Companies are using a wide variety of intranet software solutions to develop policies and procedures for multiple departments. Common policies and procedures software solutions include editing in MS-Word, publishing in PDF, and managing files in SharePoint. You can try putting most of your information on a wiki, but a wiki can be an inefficient solution for keeping documentation up-to-date and under control. Adobe has a product called RoboHelp that’s good for maintaining a single source and distributing various versions and revision changes to a mixture of channels.
An alternative to RoboHelp is Flare, produced by MadCap. Flare supports DITA and XML, independent of whether you use Word or FrameMaker, to maintain your printable documentation. Some companies are using DITA-based technology to distribute documentation revisions to multiple channels (including marketing collateral). Adobe RoboHelp with FrameMaker in structured mode supports DITA and XML. So what are DITA and XML?
Darwin Information Typing Architecture (DITA) is an eXtensible Markup Language (XML) technical documentation authoring and publishing architecture for creating topic-oriented content that can be reused and single-sourced in a variety of ways. In other words, you can tag <xmp> your text with special codes </xmp> the xmp tag set indentifies the text as part of an example. I’m not sure how popular this is today, but it is very portable. The Internet exploded through the use of HTML (HyperText Markup Language), which is still the predominant markup language for web pages.
Why not just put all your policy and procedure documents into an Access database? If you have the technical skills, you could build your own document management database solution. SharePoint is an MS-SQL database solution that requires MS-Server administration and SharePoint designer capability. If you’re using SharePoint, you can add Nintex to provide advanced workflow capabilities.
SharePoint is not perfect, though. Version control is weak in SharePoint. Documents can be edited without a new version being created by simply opening/editing/saving. It can be difficult getting users to check out documents correctly. Since checking in/out is optional, you need to continually remind your users that they have to check out and check in documents for version control to work.
Authoring and Publishing Workflow
Most companies use an Authoring site with restricted access, where all MS-Word versions are maintained, and a Published site, containing the approved PDF documents that your staff can see. Your policies and procedures workflow will allow you to easily add approvers and submit documents for review and approval. Reviewers/approvers are generally notified automatically (by email, for example) that a document is “awaiting review”. If the notification contains a link to the document, the reviewer can click on that link to retrieve the document for edit and review. You can also designate the final approver, the person responsible for publishing (releasing) the document for general use.
All previous versions of the document should be maintained on the Authoring site for review and/or restoration. A document review log shows all approver comments, revision comments, workflow change dates, and any administrative histories for a document. Reviewers’ comments on version changes should only be visible to people with access to the Authoring site. The end users only need to see the approved PDF version on the Published site.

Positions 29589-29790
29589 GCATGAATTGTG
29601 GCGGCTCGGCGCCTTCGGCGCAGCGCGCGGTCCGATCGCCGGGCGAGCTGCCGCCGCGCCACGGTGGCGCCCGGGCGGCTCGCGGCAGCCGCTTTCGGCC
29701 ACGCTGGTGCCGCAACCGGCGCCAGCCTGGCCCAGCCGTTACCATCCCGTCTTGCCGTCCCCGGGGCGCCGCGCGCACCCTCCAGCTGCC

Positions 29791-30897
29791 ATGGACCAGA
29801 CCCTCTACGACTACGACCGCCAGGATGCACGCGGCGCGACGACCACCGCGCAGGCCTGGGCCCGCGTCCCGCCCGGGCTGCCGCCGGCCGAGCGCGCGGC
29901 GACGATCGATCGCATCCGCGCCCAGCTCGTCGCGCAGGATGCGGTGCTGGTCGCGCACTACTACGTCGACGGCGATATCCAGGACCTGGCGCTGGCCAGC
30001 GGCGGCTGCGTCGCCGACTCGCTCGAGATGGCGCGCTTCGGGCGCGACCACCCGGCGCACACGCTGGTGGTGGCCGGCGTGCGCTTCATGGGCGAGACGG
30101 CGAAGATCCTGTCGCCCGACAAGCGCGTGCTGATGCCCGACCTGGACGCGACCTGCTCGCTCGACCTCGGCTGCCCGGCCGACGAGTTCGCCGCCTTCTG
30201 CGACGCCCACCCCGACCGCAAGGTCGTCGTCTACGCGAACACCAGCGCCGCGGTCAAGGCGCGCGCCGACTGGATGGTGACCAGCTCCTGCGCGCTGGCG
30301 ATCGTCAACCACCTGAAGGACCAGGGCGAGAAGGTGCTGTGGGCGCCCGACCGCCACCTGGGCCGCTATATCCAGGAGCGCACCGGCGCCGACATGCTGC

A robust search capability is critical — many people prefer e-documents because of search capabilities built into them, like Google search. You’ll also want some form of browsing navigation, perhaps alphabetical or categorical, to give your users options. The same user may come to your policy and procedure software portal two different times with two different goals.
Keeping people coming back to your policy and procedure intranet portal will be a challenge. Try adding a workgroup collaboration section to increase traffic. Establish a policy that encourages everyone to link to the PDFs on your portal rather than keeping separate electronic or paper copies. If you bring people to your intranet portal for policies and procedures, you minimize the likelihood of incorrect or outdated policies floating around your office on computers and desks.
Acrobat Professional with Multiple Contributors
PDFs are great for reviewing and sharing documents. Acrobat doesn’t change the original text, so there’s no problem with multiple contributors editing the same text, overwriting one another’s changes. Acrobat accumulates all reviewer comments as “sticky notes”, using identifying numbers inserted into the text. You can consolidate all comments by simply answering a prompt for each one making it very easy to review and manually make the changes in Word. It can be more time consuming for the editor, but it is an easy way to manage comments from multiple contributors.
Now when you print a consolidated version of the PDF, all the comments are annotated on separate, inserted pages for each page of content, with “mapped” numbers tied to the text location making multiple comments on the same text easy to understand. You can easily share your final copy (with change summaries) with all contributors. And of course, this review technique works for all document types, not just Word. Use it on Visio process maps and your reviewers won’t even need the Visio software. PDFs created using Acrobat Professional preserve embedded hyperlinks. But, if you use Acrobat Distiller, your PDF documents will not have active hyperlinks.
What alternatives are there to Intranet software solutions for developing policies and procedures for multiple departments? Next, we’ll talk about Software as a Service or SaaS policies and procedures applications; they can reduce your reliance on your IT department and allow you to “pay as you go” only for what you actually use.
No related posts.